GOVERNMENT monitors forecast up to eight hurricanes this season
WASHINGTON (AP) _ Hurricane experts boosted their predictions for this storm season on Thursday, calling for as many as a dozen tropical storms including up to eight hurricanes. <br><br>Conditions over
Thursday, August 9th 2001, 12:00 am
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WASHINGTON (AP) _ Hurricane experts boosted their predictions for this storm season on Thursday, calling for as many as a dozen tropical storms including up to eight hurricanes.
Conditions over the tropical Atlantic Ocean increasingly favor storm development as the peak of the hurricane season approaches, forecasters at the National Oceanic and Atmospheric Administration said.
``These systems are more likely to become major hurricanes, and pose a threat to both the U.S. and the region around the Caribbean Sea, as they move westward across the tropical Atlantic,'' said Gerry Bell, a hurricane specialist at NOAA's Climate Prediction Center.
In May, the government forecasters had predicted an average hurricane season, calling for up to 11 tropical storms, including as many as seven hurricanes. Now they are boosting the expectation by one in each category.
Hurricane forecaster William Gray of Colorado State University has also increased his prediction. In April he forecast 10 tropical storms including six hurricanes, but in June increased that to up to 12 storms and seven hurricanes.
So far there have been two tropical storms this season, Allison and Barry, both of which caused damage when they struck the United States and, in Allison's case, fatalities.
Bell said the primary factors guiding the forecast include the absence of either El Nino and La Nina phenomena in the Pacific Ocean. Those unusual temperature conditions can affect the weather worldwide.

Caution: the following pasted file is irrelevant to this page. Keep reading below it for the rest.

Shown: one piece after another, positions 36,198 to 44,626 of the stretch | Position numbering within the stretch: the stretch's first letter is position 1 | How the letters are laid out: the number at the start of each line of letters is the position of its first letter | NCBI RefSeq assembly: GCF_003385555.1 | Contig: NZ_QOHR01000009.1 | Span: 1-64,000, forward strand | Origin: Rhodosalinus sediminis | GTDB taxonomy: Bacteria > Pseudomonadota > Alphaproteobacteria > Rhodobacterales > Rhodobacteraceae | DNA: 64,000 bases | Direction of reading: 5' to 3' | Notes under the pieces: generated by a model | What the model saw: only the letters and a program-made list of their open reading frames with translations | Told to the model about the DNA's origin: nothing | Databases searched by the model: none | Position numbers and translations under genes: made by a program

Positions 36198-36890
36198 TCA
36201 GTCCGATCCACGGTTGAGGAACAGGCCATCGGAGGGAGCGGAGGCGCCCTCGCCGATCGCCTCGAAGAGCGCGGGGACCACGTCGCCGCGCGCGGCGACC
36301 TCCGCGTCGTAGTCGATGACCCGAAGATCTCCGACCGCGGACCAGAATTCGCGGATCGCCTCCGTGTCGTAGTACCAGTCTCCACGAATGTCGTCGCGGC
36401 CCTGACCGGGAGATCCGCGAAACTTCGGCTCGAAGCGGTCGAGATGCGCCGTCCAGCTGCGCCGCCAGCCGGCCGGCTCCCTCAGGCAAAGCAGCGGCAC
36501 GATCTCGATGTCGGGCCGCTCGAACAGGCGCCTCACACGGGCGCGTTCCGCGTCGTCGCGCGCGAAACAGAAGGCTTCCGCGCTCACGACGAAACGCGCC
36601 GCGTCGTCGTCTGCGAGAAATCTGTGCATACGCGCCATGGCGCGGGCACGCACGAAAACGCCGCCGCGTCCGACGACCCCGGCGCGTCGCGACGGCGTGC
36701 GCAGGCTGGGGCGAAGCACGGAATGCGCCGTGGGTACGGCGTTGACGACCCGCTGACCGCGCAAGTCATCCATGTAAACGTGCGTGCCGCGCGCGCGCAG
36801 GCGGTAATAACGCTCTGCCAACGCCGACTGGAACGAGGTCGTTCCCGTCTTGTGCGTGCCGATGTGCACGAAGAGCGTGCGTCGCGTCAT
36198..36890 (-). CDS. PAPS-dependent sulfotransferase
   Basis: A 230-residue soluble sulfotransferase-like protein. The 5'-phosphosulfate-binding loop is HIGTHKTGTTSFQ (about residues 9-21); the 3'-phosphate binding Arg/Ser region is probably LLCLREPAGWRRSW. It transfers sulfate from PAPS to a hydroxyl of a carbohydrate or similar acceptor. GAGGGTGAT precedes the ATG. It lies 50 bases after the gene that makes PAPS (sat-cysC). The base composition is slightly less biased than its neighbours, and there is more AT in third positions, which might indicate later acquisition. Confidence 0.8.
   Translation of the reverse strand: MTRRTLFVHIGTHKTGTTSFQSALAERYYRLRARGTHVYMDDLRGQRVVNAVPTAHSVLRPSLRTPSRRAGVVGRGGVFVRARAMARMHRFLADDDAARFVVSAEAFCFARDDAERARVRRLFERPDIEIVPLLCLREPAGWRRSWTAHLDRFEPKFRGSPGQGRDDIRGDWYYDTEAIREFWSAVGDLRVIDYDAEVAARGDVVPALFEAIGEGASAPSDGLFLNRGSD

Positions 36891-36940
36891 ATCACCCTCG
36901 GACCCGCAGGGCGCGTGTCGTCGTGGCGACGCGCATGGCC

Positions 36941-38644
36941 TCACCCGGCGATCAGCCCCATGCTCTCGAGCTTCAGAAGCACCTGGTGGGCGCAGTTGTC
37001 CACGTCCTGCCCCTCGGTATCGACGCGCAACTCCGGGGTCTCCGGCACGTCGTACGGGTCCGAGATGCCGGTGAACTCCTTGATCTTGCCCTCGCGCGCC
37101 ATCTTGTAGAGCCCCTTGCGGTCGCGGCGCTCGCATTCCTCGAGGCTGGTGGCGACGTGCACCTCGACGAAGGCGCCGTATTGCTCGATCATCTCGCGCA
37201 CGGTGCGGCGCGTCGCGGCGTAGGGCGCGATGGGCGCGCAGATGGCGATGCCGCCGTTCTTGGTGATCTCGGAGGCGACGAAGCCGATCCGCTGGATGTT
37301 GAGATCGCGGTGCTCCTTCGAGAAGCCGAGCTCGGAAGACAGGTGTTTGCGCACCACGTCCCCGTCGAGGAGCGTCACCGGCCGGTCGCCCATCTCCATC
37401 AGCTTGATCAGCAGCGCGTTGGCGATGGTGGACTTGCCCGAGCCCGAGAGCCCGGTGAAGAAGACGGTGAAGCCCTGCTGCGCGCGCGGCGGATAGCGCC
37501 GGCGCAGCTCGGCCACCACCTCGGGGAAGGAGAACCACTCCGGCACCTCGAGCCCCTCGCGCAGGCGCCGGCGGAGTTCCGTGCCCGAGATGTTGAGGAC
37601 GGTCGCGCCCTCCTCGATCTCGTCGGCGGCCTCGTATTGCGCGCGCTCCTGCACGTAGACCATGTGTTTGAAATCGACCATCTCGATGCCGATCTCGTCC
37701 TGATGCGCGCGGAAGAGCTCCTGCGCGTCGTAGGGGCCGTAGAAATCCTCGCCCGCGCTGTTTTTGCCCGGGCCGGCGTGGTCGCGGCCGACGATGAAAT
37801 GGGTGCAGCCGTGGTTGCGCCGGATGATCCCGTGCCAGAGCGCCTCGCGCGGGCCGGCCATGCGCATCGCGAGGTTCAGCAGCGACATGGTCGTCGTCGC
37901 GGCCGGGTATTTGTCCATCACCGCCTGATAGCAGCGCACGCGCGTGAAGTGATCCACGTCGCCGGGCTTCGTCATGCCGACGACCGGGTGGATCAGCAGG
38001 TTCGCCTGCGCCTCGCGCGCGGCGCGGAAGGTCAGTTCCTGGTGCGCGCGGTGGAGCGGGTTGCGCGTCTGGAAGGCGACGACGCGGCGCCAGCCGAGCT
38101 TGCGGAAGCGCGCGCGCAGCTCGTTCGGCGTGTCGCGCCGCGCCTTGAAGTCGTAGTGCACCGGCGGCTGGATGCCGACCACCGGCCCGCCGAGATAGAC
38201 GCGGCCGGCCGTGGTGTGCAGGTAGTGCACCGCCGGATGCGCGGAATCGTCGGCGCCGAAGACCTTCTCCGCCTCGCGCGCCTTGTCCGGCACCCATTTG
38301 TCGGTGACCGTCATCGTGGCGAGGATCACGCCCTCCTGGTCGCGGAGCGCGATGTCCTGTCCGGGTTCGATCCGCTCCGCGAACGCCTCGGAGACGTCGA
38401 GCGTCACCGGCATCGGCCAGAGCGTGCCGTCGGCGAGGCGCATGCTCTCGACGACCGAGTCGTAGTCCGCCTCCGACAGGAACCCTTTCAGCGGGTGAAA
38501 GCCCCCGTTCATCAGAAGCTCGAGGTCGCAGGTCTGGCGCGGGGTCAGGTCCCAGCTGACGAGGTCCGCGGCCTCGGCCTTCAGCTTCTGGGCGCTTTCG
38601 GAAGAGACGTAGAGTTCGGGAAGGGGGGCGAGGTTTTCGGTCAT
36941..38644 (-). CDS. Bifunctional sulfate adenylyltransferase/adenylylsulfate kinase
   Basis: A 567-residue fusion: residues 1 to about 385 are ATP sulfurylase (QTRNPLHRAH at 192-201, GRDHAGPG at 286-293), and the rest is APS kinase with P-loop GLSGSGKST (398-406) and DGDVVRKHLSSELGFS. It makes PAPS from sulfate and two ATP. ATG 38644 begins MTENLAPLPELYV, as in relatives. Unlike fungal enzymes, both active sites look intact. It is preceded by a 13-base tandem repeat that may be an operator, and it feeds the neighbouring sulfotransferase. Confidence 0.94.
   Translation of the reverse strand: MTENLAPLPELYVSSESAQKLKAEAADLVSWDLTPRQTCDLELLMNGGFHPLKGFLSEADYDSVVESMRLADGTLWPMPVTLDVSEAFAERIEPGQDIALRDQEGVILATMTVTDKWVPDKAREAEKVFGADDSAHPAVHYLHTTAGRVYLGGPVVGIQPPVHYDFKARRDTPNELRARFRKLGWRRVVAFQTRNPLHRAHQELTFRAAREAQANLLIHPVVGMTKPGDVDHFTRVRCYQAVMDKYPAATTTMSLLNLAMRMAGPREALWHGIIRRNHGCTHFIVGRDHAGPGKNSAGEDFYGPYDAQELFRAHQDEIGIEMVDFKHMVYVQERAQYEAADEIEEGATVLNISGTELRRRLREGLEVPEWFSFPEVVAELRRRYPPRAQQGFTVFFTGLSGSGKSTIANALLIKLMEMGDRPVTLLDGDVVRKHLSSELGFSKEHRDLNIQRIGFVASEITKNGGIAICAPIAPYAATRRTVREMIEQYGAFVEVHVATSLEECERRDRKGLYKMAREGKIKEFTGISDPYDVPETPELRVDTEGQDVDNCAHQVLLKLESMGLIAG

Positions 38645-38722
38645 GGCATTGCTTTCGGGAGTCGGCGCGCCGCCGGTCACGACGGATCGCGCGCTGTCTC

Other factors include below average vertical wind shear, above average sea-surface temperatures, and a favorable midlevel steering flow in the main development region, all of which favor the spawning of hurricanes over the tropical Atlantic.
Wind shear is a sharp difference in wind speed at different altitudes, a condition that can limit storms by preventing them from developing vertically. Warmer ocean waters encourage storms by providing them heat energy to increase their development.
These conditions are consistent with several years of having more hurricanes than normal, which seems to be underway, according to a study by NOAA meteorologists Stan Goldenberg and Chris Landsea.
NOAA forecasters said Tropical Storm Allison was responsible for at least 40 deaths and $5 billion in damages from Texas to Pennsylvania in June.
They cited that storm as an example of why people should focus on the impact of a land-falling storm, not just the number of storms that could occur.
``Our message continues to be: 'It only takes one storm to ruin your year,''' said Max Mayfield, director of NOAAs National Hurricane Center in Miami. ``Allison was not classified as a hurricane, yet it brought record devastation through its torrential rains and inland floods.''
While Allison highlighted the dangers of inland flooding, Mayfield said, ``storm surge from hurricanes brings the greatest potential for loss of life. When an evacuation order is made, residents should take it seriously.''
According to Census figures, more than 48 million people live within 50 miles of the Gulf and Atlantic coasts.
The Atlantic hurricane season ends Nov. 30.